Today the world press is full of pundits declaring the failure of Annapolis and the probability that nothing will come of the peace conference. Voices in the Arab press, the Israeli press, the American press all seem to share this view. At least we can all agree on this much even if we don't agree on who to blame. All sarcasm aside, I do share this view in the near term, at least as far as any practical accomplishments are concerned. Having said that, Prime Minister Olmert and President Bush did accomplish something important at Annapolis.
For the first time since the founding of the modern state of Israel in 1948 all of the Arab countries sat around a table with Israel and talked about peace. They all acknowledged peace between the Palestinians and Israel as a goal to achieve. This is a far cry from the aftermath of the Six Day War and the statement of the Arab League summit in Khartoum in 1967 with it's famous three no's: "no peace with Israel, no recognition of Israel, no negotiations with it". By attending the Annapolis conference the entire Arab world did give tacit, though not official, recognition of Israel and the fact that Israel is likely to exist for the foreseeable future. They also endorsed continued negotiation and a final outcome of peace.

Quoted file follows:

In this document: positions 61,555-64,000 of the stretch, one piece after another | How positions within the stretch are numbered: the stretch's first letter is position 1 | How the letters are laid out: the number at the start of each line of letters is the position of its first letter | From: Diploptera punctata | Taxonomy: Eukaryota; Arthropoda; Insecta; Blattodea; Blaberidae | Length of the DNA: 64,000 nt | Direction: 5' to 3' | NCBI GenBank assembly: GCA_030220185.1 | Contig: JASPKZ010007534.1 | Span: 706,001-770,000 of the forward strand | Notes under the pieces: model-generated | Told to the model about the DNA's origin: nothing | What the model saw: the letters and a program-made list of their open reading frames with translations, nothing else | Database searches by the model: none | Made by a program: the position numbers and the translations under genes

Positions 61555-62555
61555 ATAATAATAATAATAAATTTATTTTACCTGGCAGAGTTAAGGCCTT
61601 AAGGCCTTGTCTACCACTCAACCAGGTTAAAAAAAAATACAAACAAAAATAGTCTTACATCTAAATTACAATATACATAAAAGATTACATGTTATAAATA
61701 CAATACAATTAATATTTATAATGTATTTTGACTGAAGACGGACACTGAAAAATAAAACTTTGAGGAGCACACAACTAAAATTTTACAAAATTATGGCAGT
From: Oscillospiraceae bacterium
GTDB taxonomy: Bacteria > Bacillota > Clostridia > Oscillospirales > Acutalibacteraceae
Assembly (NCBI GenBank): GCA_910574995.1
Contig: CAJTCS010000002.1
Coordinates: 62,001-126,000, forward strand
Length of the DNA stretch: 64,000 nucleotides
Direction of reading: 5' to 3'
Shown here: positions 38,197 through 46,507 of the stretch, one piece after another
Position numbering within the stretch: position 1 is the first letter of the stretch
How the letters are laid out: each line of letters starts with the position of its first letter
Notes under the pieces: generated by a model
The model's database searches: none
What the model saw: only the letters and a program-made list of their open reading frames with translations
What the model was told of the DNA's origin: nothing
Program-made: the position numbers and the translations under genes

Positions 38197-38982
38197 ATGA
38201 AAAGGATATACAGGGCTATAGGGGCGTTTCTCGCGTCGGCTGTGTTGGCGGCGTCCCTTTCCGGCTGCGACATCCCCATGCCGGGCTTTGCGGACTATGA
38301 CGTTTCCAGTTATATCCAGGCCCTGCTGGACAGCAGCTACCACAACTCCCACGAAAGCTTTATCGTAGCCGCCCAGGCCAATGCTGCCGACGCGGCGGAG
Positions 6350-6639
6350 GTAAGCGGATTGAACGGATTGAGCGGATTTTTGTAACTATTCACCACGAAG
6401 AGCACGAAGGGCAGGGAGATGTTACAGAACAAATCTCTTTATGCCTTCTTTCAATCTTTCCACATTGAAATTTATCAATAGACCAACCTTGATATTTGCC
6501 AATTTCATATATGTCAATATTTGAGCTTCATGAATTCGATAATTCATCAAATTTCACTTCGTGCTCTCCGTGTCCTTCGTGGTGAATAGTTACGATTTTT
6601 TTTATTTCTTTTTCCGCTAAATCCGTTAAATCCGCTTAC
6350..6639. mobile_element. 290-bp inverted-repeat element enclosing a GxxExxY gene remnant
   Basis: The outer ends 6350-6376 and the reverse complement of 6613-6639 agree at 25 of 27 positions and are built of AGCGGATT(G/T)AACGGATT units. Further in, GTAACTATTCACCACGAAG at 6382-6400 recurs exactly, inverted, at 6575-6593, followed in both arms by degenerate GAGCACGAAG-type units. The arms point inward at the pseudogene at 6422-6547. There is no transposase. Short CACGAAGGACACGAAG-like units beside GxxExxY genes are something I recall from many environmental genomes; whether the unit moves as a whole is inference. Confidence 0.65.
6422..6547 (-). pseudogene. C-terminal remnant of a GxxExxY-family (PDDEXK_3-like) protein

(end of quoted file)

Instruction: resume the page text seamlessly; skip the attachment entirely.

Israel has been at war with at least some of it's Arab neighbors for nearly 60 years now. The Jewish people in British controlled Palestine were attacked by and forced to fight the Palestinian Arabs for nearly 30 years before that. Change in the Middle East comes slowly among people with long memories and histories. It took 30 years for Egypt to decide to negotiate with Israel and reach a peace agreement. Another 15 years passed before Jordan made peace with Israel.
Every step, no matter how minute, is cumulative. The Arab nations cannot change the fact that they sat down at the table with Prime Minister Olmert. President Bush, no matter what the eventual outcome, can take credit for helping to make that happen. It may be a small step, a tiny accomplishment. I do not expect a peace agreement next year as called for at Annapolis. Still, the small step taken at the conference in the long run may be seen as very important indeed.